Etsy aims to cut carbon emissions in a big way


Like a lot of organizations, executives at ecommerce website Etsy are concerned about their company’s operational impact on the environment. Founded in 2005, Etsy’s global marketplace features unique handcrafted pieces and vintage items sold by 2.1 million active sellers, 87 percent of which are women. More than 60 percent of its sellers are under 45; 80 percent are sole entrepreneurs with no other employees and 97 percent operate their businesses from their homes.

Most items ship directly from sellers to buyers, which presents a challenge: The sellers control how purchases are sent, and are limited by the fact that shipping items on emissions-free trucks and planes is not yet a widely available option.

“Since we don’t ship the goods it is nearly impossible to make reductions in our carbon footprint,” says Chelsea Mozen, head of sustainability for Etsy. “But we can offset our carbon emissions with positive efforts.” Each time someone buys an item on Etsy, the company automatically purchases verified emissions reductions, known as offsets, from energy and carbon offset firm 3Degrees.

Etsy has had long-standing initiatives to reduce its footprint, installing solar panels at its offices and running zero-waste operations globally in 2018. Its offset purchases also include initiatives such as sponsoring wind and solar farms and development technology for a cleaner method of producing auto parts.


Taking the idea a step further, Etsy paid for shipping emissions offsets for the entire U.S. ecommerce business sector for one day in February. It estimates there are about 55,000 metric tons of carbon dioxide emitted each day into the atmosphere in the United States alone from delivering packages associated with online orders.

“With shipping projected to play an increasing role in global emissions, there is a pressing need for both the public and private sectors to play a role in addressing this society issue,” says CEO Josh Silverman.

Company executives estimate the offsets cost less than a penny per package, and Etsy absorbs the cost. “When we looked at the costs of these projects and the benefits, we asked why everyone isn’t doing this,” Mozen says.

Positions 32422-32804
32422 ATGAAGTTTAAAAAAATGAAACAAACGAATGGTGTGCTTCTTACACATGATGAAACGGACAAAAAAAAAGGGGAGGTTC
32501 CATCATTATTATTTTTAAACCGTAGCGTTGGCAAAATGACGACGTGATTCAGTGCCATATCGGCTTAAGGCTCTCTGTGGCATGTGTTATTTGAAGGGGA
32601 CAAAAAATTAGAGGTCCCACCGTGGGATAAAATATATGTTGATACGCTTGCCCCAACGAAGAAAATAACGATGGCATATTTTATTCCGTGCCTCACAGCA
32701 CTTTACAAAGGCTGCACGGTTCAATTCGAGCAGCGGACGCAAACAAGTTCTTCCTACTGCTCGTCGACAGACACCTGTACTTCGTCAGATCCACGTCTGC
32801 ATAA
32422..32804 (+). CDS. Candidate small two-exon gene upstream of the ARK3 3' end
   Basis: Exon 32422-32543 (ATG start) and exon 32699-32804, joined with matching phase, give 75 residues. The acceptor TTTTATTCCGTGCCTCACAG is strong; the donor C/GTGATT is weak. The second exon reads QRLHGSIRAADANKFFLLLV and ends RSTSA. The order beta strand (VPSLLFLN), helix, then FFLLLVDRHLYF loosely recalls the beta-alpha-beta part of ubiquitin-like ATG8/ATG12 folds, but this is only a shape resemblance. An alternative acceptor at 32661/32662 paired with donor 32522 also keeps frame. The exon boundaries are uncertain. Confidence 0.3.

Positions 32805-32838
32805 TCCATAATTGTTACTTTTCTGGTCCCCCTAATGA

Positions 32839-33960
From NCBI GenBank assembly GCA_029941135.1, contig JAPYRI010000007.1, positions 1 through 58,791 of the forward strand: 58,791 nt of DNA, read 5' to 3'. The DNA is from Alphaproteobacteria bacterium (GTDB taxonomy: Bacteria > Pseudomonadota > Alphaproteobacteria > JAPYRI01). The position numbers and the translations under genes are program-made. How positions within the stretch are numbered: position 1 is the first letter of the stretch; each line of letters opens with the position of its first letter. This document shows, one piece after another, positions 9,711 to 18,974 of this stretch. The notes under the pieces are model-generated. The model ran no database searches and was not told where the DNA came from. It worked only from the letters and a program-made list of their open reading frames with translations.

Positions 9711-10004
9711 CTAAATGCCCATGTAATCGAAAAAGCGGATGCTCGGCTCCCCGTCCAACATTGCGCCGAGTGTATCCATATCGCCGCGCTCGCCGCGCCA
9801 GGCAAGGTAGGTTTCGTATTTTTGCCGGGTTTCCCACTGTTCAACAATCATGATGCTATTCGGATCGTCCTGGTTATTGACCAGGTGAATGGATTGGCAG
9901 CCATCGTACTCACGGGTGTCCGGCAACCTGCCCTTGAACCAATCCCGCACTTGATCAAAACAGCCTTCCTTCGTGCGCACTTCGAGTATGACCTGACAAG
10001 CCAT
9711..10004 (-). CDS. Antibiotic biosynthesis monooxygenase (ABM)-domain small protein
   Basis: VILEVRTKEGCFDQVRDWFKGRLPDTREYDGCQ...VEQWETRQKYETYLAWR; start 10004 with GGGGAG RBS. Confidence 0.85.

Among the offset programs Etsy has worked on is the UPM Blandin Native American Hardwoods Conservation Project, which is expected to conserve more than 10 million trees in a 188,000-acre forest in Minnesota. The project not only absorbs carbon dioxide from the air, it also helps protect biodiversity and wildlife and improves local air quality, creates a space for local recreation and increases the supply of sustainably sourced forest products.

Another effort is a windmill farm in India. As part of the Giriraj Wind Power Project, Etsy’s investment will help displace reliance on coal, diesel, furnace oil and gas combustion in a region where electricity demand is increasing. The Solar Grouped Project by ACME invests in 11 solar developments across India to replace energy from power plants; another project involves replacing fuel sources at an automotive parts firm in Michigan. The Meridian Magnesium SF6 Reduction project supports new technology that reduces a greenhouse gas that is nearly 23,000 times stronger than carbon dioxide.

In addition to those projects, Mozen says Etsy continues to push lawmakers to pass legislation that would reduce emissions impact. And while Etsy itself cannot completely control how its sellers ship goods, it has started to work long-term with them on efforts toward carbon reduction, Mozen says.


Etsy has a long history of working to help the environment. In 2016, the company began running its data and computing center on renewable energy. It has goals of zero waste by 2020 and a 25 percent reduction in all energy use for 2025.

Both Etsy and 3Degrees believe more retailers and other businesses will follow Etsy’s lead in using carbon offsets. “We definitely have seen an uptick in companies reaching out to 3Degrees after reading Etsy’s announcement,” says Rachel Fagan, senior director of integrated marketing for 3Dgrees. “Since the transportation sector represents the largest source of emissions globally, it’s important that more organizations are aware of the problem and take action to address it.”

That’s why Etsy’s leadership is so important in the ecommerce sector, Fagan says. “Etsy’s leadership in this sector is raising awareness and helping to catalyze broader industry change, which is exactly what we need to combat climate change,” she says.

Shippers of goods are among the companies most important to achieving carbon reduction. “The electricity sector has historically been the single-largest emitter of carbon dioxide emissions,” Fagan says. “However, in 2017, the transportation sector took the lead as the largest source of emissions. The surge in ecommerce obviously contributes to this dynamic, so it’s critical for companies like Etsy to step up and take action to mitigate that impact.”

Among other projects, last year 3Degrees worked with ride-sharing company Lyft to make all of its rides carbon-neutral worldwide.

Lauri Giesen is a Libertyville, Ill.-based business writer with extensive experience in covering payment and finance issues.


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